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Colorado tax tidbit: new candy, soda taxes

Colorado flag Colorado is home to some of the most spectacular mountains in the United States, but state revenue collection has reached new lows.

The Centennial State's deficit situation is why Gov. Bill Ritter last week signed into law a package of bills taxing a whole new variety of things, including candy and soda. 

The action was necessary, said Ritter, to help close the $2.2 billion shortfall in Colorado's budget. But even with the new income, some of which starts rolling in on Monday, March 1, Ritter said the state could face additional difficult budget choices when new revenue forecasts come out in mid-March.

In Vevey, Switzerland, my former bosses at Nestlé are really pissed off. So are many lawmakers. And when they go to grab a snack at a vending machine in a couple of months, a lot of Colorado consumers will be unhappy, too.

The new candy and soda taxes kick in on May 1. That day, affected goodies -- the legislation gets specific about what now counts as a taxable product -- will cost 2.9 cents more.

Is it just cynical me, or is anyone else seeing vending machine prices rounded up by more than a nickel?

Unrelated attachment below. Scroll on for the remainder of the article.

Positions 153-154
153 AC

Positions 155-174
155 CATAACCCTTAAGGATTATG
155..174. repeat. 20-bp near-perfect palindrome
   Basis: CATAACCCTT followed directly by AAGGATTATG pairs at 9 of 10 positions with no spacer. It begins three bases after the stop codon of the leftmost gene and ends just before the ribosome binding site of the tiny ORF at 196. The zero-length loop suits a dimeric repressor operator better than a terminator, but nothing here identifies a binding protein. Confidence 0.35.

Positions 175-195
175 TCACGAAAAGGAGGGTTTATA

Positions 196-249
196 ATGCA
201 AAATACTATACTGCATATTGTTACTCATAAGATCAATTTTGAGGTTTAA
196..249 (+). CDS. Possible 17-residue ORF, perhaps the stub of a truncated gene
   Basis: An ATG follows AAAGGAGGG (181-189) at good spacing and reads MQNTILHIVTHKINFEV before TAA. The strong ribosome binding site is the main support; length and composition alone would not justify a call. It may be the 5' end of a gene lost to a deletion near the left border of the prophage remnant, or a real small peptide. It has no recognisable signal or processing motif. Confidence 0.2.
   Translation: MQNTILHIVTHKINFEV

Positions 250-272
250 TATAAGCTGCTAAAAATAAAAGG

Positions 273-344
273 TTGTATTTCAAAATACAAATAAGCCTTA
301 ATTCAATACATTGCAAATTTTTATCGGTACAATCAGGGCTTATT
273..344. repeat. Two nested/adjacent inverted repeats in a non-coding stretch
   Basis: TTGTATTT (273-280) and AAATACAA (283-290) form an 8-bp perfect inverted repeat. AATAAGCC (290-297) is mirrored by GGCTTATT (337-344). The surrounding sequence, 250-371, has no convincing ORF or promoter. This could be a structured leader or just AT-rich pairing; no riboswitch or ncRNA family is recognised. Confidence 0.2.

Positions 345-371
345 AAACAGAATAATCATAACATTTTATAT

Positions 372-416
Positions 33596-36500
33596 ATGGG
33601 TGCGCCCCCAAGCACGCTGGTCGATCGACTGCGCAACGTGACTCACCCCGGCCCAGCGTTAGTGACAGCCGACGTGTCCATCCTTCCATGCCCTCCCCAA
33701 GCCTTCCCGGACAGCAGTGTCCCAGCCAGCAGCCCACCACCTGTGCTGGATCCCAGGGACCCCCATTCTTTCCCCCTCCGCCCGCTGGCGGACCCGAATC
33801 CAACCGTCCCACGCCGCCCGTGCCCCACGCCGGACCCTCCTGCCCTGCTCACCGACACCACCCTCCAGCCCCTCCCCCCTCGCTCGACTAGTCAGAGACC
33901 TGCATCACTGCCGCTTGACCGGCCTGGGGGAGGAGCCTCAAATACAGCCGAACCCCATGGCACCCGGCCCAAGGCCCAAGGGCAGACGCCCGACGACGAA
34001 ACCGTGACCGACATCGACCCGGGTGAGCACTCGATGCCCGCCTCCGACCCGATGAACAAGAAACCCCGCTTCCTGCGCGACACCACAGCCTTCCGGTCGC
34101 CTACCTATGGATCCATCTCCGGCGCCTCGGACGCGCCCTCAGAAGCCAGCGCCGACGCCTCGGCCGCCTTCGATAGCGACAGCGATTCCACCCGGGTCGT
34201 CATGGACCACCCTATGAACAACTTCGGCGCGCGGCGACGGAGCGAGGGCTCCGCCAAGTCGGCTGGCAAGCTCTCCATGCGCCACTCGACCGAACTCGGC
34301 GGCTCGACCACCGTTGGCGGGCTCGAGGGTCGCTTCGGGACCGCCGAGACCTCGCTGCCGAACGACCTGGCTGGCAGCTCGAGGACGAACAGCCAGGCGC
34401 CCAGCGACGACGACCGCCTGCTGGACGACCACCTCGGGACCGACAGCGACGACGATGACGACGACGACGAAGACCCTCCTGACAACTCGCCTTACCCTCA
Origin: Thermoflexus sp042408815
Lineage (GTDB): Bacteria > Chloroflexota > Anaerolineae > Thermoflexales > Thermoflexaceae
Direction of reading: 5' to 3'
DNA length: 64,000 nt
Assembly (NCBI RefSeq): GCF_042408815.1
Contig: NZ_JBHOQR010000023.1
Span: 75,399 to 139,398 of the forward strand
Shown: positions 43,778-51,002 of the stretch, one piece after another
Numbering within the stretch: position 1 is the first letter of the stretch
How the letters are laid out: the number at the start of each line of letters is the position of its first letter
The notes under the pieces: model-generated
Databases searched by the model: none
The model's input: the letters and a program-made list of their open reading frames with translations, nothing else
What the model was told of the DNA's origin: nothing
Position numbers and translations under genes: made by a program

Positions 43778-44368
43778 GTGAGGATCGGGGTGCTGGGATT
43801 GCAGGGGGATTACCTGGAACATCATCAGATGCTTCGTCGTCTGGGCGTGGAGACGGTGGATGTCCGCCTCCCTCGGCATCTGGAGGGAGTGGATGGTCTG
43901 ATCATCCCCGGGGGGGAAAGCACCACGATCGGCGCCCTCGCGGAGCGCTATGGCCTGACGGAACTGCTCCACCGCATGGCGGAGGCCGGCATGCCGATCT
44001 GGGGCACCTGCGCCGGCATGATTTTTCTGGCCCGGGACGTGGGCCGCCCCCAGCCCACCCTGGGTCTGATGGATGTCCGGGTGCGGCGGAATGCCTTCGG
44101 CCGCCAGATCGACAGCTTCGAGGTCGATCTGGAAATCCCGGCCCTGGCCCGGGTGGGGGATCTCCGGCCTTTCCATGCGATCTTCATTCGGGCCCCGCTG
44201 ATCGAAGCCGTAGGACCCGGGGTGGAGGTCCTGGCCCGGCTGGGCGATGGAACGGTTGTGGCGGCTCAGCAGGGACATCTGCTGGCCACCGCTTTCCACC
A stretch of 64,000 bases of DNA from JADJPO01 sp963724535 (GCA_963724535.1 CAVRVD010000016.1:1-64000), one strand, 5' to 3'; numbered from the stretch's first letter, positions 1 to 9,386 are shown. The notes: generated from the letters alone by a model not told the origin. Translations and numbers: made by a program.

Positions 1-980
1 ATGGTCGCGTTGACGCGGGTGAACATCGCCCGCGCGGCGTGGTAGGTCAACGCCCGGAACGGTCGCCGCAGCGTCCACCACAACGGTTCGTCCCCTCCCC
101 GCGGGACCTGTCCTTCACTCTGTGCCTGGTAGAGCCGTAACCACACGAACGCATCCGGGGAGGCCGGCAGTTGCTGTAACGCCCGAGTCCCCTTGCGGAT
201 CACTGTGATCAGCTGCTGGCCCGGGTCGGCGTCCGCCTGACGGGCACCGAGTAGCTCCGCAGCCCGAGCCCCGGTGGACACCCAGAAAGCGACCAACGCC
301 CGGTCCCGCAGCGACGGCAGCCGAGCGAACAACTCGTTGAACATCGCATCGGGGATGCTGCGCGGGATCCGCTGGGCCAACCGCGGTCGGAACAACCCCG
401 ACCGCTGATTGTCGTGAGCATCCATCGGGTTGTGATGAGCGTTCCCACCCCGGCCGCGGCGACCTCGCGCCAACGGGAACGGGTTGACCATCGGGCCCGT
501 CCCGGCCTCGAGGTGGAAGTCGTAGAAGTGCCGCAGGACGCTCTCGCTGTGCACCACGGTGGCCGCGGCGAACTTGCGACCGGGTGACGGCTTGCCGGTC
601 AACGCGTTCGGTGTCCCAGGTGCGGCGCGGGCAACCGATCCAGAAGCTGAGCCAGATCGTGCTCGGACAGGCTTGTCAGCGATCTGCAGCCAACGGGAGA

While my former employer might take a sales hit in Colorado on Crunch and Butterfinger bars, Nestlé caught a break on the new drink tax.

Beverages that contain milk or milk products (some versions of Nesquik) or primarily fruit juice (Juicy Juice) are not classified as soft drinks under the new sales tax law. So these products remain tax exempt.

Will this move by Colorado prompt a reconsideration in Washington, D.C., of the soda tax that was floated as a way to pay for national health care changes? Probably not. I've personally seen the food lobby at work on Capitol Hill and I suspect they'll continue to beat back possible tax attacks.

Tax trip around the United States: This post is part of our series highlighting tax information from the 50 U.S. states and our nation's capital.

The State Tax Departments page provides links to official state and District of Columbia revenue Web sites so that you can find out more about your home's tax laws and filing requirements. You also can check out info on other locales in our Complete menu of tasty state tax tidbits.

As we work through the 2010 tax season, a different state will be featured each day as noted in Don't forget your state taxes! Check back to see what tax tidbit we share about your home state!

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